Applied Evidence

Translating AHA/ACC cholesterol guidelines into meaningful risk reduction

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Adults with chronic kidney disease. Chronic kidney disease that is not treated with dialysis or kidney transplantation is considered a risk-enhancing factor; initiation of a moderate-intensity statin or a moderate-intensity statin plus ezetimibe can be useful in patients with chronic kidney disease who are 40 to 75 years of age and have an LDL-C level of 70 to 189 mg/dL and a PCE-calculated risk ≥ 7.5%. In adults with advanced kidney disease that requires dialysis who are already taking a statin, it may be reasonable to continue the statin; however, initiation of a statin in adults with advanced kidney disease who require dialysis is not recommended because of an apparent lack of benefit.1

Adults with a chronic inflammatory disorder or human immunodeficiency virus infection. Any of these conditions are treated as risk-enhancing factors; in a risk discussion with affected patients, therefore, moderate-intensity statin therapy or high-intensity statin therapy is favored for those 40 to 75 years of age who have an LDL-C level of 70 to 189 mg/dL and PCE-calculated risk ≥ 7.5%. A fasting lipid profile and assessment of ASCVD risk factors for these patients can be useful (1) as a guide to the potential benefit of statin therapy and (2) for monitoring or adjusting lipid-lowering drug therapy before, and 4 to 12 weeks after, starting inflammatory disease-modifying therapy or antiretroviral therapy.

In adults with rheumatoid arthritis who undergo ASCVD risk assessment with a lipid profile, it can be useful to recheck lipid values and other major ASCVD risk factors 2 to 4 months after the inflammatory disease has been controlled.1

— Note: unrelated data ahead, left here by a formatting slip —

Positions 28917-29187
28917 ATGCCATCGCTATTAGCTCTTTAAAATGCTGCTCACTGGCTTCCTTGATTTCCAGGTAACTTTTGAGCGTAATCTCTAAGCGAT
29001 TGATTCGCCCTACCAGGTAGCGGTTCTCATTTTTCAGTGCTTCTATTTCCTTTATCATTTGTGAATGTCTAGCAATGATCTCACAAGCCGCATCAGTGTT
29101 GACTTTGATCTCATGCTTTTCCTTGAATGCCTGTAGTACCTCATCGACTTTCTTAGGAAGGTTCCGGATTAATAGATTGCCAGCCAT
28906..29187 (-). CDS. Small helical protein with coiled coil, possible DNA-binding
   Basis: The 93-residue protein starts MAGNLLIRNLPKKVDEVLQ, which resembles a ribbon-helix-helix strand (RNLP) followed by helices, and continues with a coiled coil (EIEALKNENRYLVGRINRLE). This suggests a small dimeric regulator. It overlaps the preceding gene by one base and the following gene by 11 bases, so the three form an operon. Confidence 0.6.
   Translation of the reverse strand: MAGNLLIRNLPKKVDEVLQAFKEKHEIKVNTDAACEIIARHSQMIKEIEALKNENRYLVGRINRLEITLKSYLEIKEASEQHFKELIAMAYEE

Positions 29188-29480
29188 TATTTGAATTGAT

Primary hypercholesterolemia

The diagnosis and management of heterozygous or homozygous familial hypercholesterolemia (HeFH or HoFH) is beyond the scope of the 2018 ACC/AHA cholesterol guidelines; instead, the 2015 AHA Scientific Statement, “The Agenda for Familial Hypercholesterolemia,” provides a contemporary review of these topics.23 However, the 2018 cholesterol guideline does acknowledge that an LDL-C level ≥ 190 mg/dL often corresponds to primary (ie, genetic) hypercholesterolemia.

In patients 20 to 75 years of age who have a primary elevation of LDL-C level ≥ 190 mg/dL, the guideline recommends initiation of high-intensity statin therapy without calculating ASCVD risk using the PCE. If a > 50% LDL-C reduction is not achieved, or if the LDL-C level on maximally tolerated statin therapy remains ≥ 100 mg/dL, adding ezetimibe is considered reasonable. If there is < 50% reduction in the LDL-C level while taking maximally tolerated statin and ezetimibe therapy, adding a bile-acid sequestrant can be considered, as long as the TG level is not > 300 mg/dL (ie, bile-acid sequestrants can elevate the TG level significantly).

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